Francisco Manicongo was a Brazilian slave investigated by the Portuguese Inquisition in 1591 for sodomy and cross-dressing. He is considered Brazil’s first cross-dresser.
The only information from Manicongo’s early life is that he was born in the African Kingdom of Congo. He was enslaved in Bahia, Brazil during the first inquest of the Portuguese Inquisition in northeast Brazil in 1591. Then a shoemaker and slave of Antonio Pires, Manicongo was denounced by Matias Moreira (an old Christian guard from Lisbon), who stated that he “was known among the blacks of the city to be a sodomite.” Moreira “saw him dressed in only a fitted longshirt, worn in a fashion with the points tied up around the waist, which is how sodomites in the lands of Angola and Congo are known to dress when they take [on] the role of patient/submissive/receiving woman,” called “quimbanda in that tongue” (translations by Luiz Mott). Moreira saw Manicongo two or three times around the city in such attire.
Joane, an Angolan accused of sodomy in the same inquest, mentioned that Manicongo also committed the same sin with other blacks. He pointed out that Manicongo had not been punished with burning at the stake in an attempt to avoid this fate for himself. From such testimony, it is clear that Francisco Manicongo carried with him the tradition of the quimbanda from the lands of Congo and Angola to Bahia. The Italian capuchin monk Giovanni Antonio Cavazzi de Montecúccolo and Portuguese Captain Antônio de Oliveira Cadornega wrote accounts of these areas in the 1680s that alluded to the existence of an established homoerotic subculture in the kingdom of Angola in the seventeenth century.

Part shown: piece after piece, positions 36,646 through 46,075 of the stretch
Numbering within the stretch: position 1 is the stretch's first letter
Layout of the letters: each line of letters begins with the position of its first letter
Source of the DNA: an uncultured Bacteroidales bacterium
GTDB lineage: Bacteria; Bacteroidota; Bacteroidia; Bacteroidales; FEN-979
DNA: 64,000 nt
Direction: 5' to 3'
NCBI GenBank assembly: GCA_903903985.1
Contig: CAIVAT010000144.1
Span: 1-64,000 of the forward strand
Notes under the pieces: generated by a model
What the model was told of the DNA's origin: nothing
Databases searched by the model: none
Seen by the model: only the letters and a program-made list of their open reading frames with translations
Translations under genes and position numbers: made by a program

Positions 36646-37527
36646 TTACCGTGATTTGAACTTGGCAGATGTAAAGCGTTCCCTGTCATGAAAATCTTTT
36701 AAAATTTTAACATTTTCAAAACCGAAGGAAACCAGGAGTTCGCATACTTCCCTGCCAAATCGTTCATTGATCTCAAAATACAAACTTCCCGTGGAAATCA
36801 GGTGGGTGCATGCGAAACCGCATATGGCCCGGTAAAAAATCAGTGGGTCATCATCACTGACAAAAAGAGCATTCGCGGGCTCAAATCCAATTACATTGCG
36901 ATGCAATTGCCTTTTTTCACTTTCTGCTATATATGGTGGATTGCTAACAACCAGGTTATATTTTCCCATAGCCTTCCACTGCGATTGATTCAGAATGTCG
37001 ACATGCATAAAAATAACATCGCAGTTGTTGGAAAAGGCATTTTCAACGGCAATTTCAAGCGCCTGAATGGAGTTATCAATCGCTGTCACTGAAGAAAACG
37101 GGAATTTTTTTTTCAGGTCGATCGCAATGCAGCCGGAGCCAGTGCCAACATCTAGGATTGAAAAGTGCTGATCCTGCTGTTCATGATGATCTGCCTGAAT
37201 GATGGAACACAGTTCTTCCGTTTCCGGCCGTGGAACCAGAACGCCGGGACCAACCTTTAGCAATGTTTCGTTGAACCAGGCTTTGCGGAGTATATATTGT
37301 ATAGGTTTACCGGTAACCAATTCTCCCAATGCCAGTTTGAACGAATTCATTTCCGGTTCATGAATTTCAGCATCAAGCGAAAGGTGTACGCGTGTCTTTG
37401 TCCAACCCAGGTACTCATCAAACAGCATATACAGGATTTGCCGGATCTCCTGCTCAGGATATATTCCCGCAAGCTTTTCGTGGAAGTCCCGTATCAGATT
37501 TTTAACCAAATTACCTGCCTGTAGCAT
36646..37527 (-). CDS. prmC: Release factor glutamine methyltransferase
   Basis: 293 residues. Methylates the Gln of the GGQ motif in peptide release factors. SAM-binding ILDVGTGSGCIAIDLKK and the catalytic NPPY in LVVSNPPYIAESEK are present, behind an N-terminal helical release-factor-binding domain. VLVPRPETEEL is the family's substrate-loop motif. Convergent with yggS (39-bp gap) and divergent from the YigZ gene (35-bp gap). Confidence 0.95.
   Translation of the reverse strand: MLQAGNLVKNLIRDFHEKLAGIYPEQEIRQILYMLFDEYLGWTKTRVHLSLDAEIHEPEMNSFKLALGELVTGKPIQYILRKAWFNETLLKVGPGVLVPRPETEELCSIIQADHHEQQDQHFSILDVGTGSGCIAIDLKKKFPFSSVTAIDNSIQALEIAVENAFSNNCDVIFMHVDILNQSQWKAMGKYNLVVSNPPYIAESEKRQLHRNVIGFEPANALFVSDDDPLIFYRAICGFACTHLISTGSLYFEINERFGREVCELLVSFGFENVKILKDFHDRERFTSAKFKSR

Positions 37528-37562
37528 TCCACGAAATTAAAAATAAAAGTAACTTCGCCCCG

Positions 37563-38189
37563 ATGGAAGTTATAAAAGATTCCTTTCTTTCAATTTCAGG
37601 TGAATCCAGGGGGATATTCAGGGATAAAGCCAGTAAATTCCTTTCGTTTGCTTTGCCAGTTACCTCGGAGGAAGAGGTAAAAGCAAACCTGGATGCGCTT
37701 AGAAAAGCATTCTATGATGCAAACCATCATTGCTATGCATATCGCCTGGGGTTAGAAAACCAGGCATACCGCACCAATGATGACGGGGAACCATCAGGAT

There is no recorded information about the circumstances of Manicongo’s death.
Cavazzi de Montecúccolo, João Antonio. Descrição histórica dos três reinos do Congo, Matamba e Angola. Vol. 1. Lisbon: Junta de Investigações do Ultramar, 1965. First published 1658.
Furtado de Mendoça. Primeira visitação do Santo Officio ás partes do Brasil, pelo licenciado Heitor Furtado de Mendoça: Denunciações da Bahia, 1591–1593. São Paulo: Paulo Prado, 1925.
Mott, Luiz. Homossexuais da Bahia: Dicionário biográfico, século XVI–XIX. Salvador: Grupo Gay da Bahia, 1999.
Mott, Luiz. "Manicongo, Francisco." Dictionary of Caribbean and Afro-Latin American Biography , edited by Ed. Franklin W. Knight. , edited by and Henry Louis Gates Jr.. . Oxford African American Studies Center, http://www.oxfordaasc.com/article/opr/t456/e1290 (accessed Thu Sep 05 10:26:27 EDT 2019).
Mott, Luiz. “Raízes históricas da homossexualidade no Atlântico lusófobono negro.” Revista Afro-Asia 33 (2005): 9–33.
James Almeida and Steven J. Niven
Hutchins Center for African & African American Research, Harvard University, Cambridge, MA.
Oxford University Press (USA) African American Studies Center.